Proposals to require all pets in Lawton to be microchipped and to resolve traffic flow problems on Gore Boulevard will top the agenda when the City Council meets today.
The pet proposal, initiated by Police Chief James Smith, is asking the council to discuss setting an ordinance that would require all dogs and cats within Lawton to be microchipped as a way to help return them to owners when the pets are lost. City code already requires all pets to be registered with the City of Lawton.
This proposal would follow along the same lines, with both intended to help control animals running at large. The city’s animal control division says its officers (who work under the auspices of Lawton Police Department) frequently come into contact with animals without identification, meaning the animal welfare division has no way to locate their owners.
According to city staff, an American Veterinary Medical Association study shows a higher percentage of lost animals with microchips are returned to their owners. Requiring Lawton owners to do the same would ensure more of those picked up return home. National statistics show the cost of microchipping pets ranges from $25 to $60. According to the American Kennel Club, the microchip is inserted under the loose skin between the pet’s shoulder blades, a procedure they say is no more invasive than a vaccination. The code in that chip is registered to the owner and when the pet is scanned, the registered owner’s information is made available.
Council members also will discuss a study they directed earlier this year to help resolve traffic congestion on Gore Boulevard between Northwest/Southwest 2nd Street and Lawrie Tatum Road.
The problem actually is one that city officials — particularly those associated with east Lawton — have discussed for years. Council debate in February and March centered on whether there is a need for the traffic signal light at the intersection of East Gore Boulevard and Lawrie Tatum Road (north) and the entrance road to the Comanche Casino/Best Western (south). That also isn’t a new problem. Council members said the light, placed in 2006 as a cooperative venture between the City of Lawton and the Comanche Nation, was to be temporary, with the Comanche Nation to install new signals 700 feet east of the current location.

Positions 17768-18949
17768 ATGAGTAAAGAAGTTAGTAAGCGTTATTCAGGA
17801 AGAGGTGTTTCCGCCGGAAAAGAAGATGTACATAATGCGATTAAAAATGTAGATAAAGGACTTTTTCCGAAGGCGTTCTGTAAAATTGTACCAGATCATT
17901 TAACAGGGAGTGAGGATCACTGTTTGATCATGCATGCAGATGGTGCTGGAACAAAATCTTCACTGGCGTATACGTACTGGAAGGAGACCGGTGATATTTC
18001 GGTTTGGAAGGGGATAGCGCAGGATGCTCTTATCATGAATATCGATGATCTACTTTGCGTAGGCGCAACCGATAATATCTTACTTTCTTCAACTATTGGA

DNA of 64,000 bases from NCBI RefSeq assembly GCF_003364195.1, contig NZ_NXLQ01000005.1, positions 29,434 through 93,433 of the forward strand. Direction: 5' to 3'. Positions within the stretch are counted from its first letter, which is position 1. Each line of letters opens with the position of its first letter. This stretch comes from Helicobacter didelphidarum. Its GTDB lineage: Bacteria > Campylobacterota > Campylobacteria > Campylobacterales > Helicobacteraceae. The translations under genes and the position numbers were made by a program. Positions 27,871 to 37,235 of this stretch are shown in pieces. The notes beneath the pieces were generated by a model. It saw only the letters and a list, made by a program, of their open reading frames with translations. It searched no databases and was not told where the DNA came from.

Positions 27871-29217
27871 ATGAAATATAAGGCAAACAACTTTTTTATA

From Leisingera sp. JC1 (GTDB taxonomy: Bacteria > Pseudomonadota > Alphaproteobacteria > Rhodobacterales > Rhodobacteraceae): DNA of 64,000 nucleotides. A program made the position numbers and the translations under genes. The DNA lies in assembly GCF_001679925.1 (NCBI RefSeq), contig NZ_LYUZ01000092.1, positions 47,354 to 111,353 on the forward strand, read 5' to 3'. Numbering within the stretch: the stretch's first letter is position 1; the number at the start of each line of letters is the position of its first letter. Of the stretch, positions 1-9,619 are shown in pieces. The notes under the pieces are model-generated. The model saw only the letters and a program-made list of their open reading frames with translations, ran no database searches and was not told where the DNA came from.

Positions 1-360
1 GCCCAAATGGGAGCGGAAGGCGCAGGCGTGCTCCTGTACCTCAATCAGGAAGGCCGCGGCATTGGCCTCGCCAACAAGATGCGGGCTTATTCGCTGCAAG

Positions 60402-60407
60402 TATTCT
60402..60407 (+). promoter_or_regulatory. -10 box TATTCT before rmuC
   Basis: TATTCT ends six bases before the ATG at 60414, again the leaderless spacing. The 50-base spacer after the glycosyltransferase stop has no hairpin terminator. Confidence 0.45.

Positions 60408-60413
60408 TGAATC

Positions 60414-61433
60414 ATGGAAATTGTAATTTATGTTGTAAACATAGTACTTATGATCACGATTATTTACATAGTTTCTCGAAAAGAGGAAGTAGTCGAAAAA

City officials have said a series of lights between Northwest/Southwest 2nd Street on the west and Lawrie Tatum Road to the east (which also includes two controlling traffic at the Interstate 44 overpass) have made traffic flow into east Lawton difficult, particularly at rush hour. The presentation from Traffic Engineering Consultants Inc. is to include recommendations to improve traffic flow.
In other business, the council will consider a new agreement with Garver LLC, to craft design plans for waterlines to serve the Westwin Elements complex in southwest Lawton. That complex is expected to be a $450 million cobalt and nickel refinery located on 480 acres south of West Lee Boulevard and west of Goodyear Boulevard.
Under a local funding agreement signed by the council earlier this year, the city agreed to provide infrastructure to the site, to include waterlines. This $328,500 agreement with long-time contract designer Garver specifies initial designs for Phase I, 7,500 feet of 12-inch to 20-inch water mains from Lee Boulevard south along Southwest 97th Street to Bishop Road, then west one-half mile to the southeast corner of the Westwin lot. Phase II will be 18,000 feet of main from that point on Bishop Road west to Southwest 112th Street, then north to Lee Boulevard to loop back to Southwest 97th Street.
Design plans would begin after Westwin Elements “has signed a binding commitment or as directed by the City Council,” according to the agenda commentary. City officials said the main extension would be needed for that industrial tract “even if this project does not occur.”
Council members also will decide a rezoning that proved to be unpopular with adjacent residents when it appeared before the City Planning Commission in March.
The request is a Use Permitted on Review that would allow an autism and behavior services medical facility to be placed in a residential structure at 502 Fort Sill Boulevard, in a stable residential neighborhood. Residents who opposed the proposal say the house is located along a busy arterial that could pose a danger to youths using the facility should they get into the street, and there isn’t enough parking to accommodate the use. Sixteen property owners within 300 feet of the house have signed a petition in opposition.
Supporters said the facility would provide a homestyle treatment site for children with autism. Parking only needs to be sufficient for staff because parents would stay only long enough to drop off their children, then pick them up when their session is over, according to supporters.
City planners said parking identified in the site plan is insufficient; city code requires 11 parking spaces, when only one and a driveway is shown.